PRESS STATEMENT, published as is:
As one of Japan’s most talented and highest regarded actors of his generation, Hiroyuki Sanada has garnered the attention of American and foreign audiences with more than 50 films and a Japanese Oscar® to his name. A staple in Japanese films who was most recently seen in the worldwide blockbuster The Wolverine, Hiroyuki Sanada has received six nominations for Japanese Academy Awards, and has won twice. For the cast and crew, the selection of Sanada as Oishi, the leader of the samurai, meant this Western twist on the story of the 47 Ronin had earned the seal of Japanese approval. Sanada bore the responsibility of making sure this new take on the beloved tale stayed true to its source, even as it introduced fresh and fantastical elements.
What was the big draw about doing this movie?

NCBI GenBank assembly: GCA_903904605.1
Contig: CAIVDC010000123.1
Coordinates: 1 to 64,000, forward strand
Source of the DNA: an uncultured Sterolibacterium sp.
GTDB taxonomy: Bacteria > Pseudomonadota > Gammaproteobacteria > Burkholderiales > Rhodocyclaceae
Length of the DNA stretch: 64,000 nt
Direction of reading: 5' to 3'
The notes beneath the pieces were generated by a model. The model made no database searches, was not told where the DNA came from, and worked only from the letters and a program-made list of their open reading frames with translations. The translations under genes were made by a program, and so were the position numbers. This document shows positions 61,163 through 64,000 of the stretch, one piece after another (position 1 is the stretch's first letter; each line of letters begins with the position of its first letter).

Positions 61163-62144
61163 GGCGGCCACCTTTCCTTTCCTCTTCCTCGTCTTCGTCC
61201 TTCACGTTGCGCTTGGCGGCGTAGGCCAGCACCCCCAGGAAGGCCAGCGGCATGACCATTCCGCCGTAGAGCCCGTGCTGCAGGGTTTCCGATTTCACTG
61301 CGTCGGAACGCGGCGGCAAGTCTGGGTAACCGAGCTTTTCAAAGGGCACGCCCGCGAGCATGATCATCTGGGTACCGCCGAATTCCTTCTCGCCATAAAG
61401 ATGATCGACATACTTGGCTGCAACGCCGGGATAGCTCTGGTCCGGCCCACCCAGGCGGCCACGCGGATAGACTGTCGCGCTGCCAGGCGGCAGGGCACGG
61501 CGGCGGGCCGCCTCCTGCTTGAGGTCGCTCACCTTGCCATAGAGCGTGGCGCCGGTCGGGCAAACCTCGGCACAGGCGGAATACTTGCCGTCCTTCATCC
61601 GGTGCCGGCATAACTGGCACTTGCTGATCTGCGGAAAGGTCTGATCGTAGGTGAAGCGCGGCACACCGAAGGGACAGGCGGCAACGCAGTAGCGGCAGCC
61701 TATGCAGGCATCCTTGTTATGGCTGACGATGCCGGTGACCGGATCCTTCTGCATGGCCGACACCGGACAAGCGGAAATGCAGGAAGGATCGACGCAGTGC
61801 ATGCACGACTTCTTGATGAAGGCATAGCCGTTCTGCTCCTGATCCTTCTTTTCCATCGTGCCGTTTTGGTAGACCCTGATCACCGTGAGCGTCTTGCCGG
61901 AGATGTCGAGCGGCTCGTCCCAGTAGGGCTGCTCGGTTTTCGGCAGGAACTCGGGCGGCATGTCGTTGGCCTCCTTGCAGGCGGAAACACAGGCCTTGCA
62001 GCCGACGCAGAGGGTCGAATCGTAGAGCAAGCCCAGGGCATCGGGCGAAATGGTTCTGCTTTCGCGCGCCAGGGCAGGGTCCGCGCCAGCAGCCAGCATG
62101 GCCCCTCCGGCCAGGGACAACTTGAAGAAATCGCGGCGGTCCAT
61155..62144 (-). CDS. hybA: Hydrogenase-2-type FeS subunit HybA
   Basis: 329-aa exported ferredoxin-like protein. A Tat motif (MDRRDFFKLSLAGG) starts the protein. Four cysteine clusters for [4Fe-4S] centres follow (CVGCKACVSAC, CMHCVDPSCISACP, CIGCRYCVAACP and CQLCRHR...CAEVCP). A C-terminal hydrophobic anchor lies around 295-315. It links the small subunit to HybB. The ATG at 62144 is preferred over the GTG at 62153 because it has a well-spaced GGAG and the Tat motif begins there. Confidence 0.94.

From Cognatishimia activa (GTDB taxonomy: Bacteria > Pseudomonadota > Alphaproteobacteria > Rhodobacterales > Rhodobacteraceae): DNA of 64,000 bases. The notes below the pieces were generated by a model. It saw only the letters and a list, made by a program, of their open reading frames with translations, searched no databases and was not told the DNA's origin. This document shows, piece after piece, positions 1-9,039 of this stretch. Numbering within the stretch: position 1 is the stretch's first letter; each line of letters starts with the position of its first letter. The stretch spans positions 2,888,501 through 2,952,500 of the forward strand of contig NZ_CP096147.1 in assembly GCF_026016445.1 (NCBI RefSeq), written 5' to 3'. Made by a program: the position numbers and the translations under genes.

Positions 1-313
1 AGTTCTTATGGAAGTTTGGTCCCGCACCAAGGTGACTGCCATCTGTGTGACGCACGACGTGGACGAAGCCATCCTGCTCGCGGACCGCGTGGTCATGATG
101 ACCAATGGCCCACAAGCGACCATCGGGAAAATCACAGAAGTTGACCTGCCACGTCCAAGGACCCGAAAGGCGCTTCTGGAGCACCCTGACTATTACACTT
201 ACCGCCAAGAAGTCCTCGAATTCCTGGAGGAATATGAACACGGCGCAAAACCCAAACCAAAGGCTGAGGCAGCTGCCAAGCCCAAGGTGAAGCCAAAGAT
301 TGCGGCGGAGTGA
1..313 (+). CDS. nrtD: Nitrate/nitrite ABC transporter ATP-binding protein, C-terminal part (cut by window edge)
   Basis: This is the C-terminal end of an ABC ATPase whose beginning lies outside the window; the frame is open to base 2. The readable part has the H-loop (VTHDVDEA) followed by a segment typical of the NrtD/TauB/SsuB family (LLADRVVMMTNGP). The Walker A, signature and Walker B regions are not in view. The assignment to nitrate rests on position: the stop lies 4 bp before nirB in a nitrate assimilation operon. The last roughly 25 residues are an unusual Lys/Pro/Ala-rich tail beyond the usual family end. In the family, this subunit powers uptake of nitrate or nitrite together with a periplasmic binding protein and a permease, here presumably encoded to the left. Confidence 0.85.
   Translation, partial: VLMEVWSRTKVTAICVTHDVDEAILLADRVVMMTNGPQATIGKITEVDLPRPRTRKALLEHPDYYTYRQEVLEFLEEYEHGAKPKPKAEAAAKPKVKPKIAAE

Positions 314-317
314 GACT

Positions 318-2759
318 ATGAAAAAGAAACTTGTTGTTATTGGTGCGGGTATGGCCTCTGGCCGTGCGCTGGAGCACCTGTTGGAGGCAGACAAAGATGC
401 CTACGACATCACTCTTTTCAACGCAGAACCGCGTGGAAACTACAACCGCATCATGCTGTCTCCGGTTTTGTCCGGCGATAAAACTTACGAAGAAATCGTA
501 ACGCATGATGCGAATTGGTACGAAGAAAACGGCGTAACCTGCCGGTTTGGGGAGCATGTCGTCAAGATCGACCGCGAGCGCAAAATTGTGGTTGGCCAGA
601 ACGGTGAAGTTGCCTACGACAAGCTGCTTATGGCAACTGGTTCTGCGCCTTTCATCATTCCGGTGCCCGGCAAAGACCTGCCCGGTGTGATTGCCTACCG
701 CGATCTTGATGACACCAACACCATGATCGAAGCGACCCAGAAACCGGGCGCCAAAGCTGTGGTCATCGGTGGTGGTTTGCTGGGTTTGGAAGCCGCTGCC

This is almost the most famous story–Samurai story–in Japan. But we have a lot of original stuff in the script so we changed a lot, taking it in a fantasy way. It’s a very special movie for me. Not only a Samurai thing. Not only a Hollywood fantasy. It has a very special mixture between Japanese traditional culture and Western culture for the costume, set, story. Everything. I believe it will be a very special film that no one has ever seen.
How old were you when you first heard the story of Ronin and what does it mean to you?
When I was eight or nine years old, I saw the TV version of 47 Ronin, played by Toshiro Mifune. He played Oishi. That was my first experience. I watched every week with my brother. “Who plays Oishi tonight? Who will play Kira tonight?” And we fought every week. After that, I saw a lot of 47 Ronin on the TV, in the films, and I’ve done Chushingura Gaiden Yotsuya Kaidan [Crest of Betrayal, 1994] directed by Kinji Fukasaku. So this is my second time doing 47 Ronin.
What did you think about the addition, when Oishi is traditionally the main character?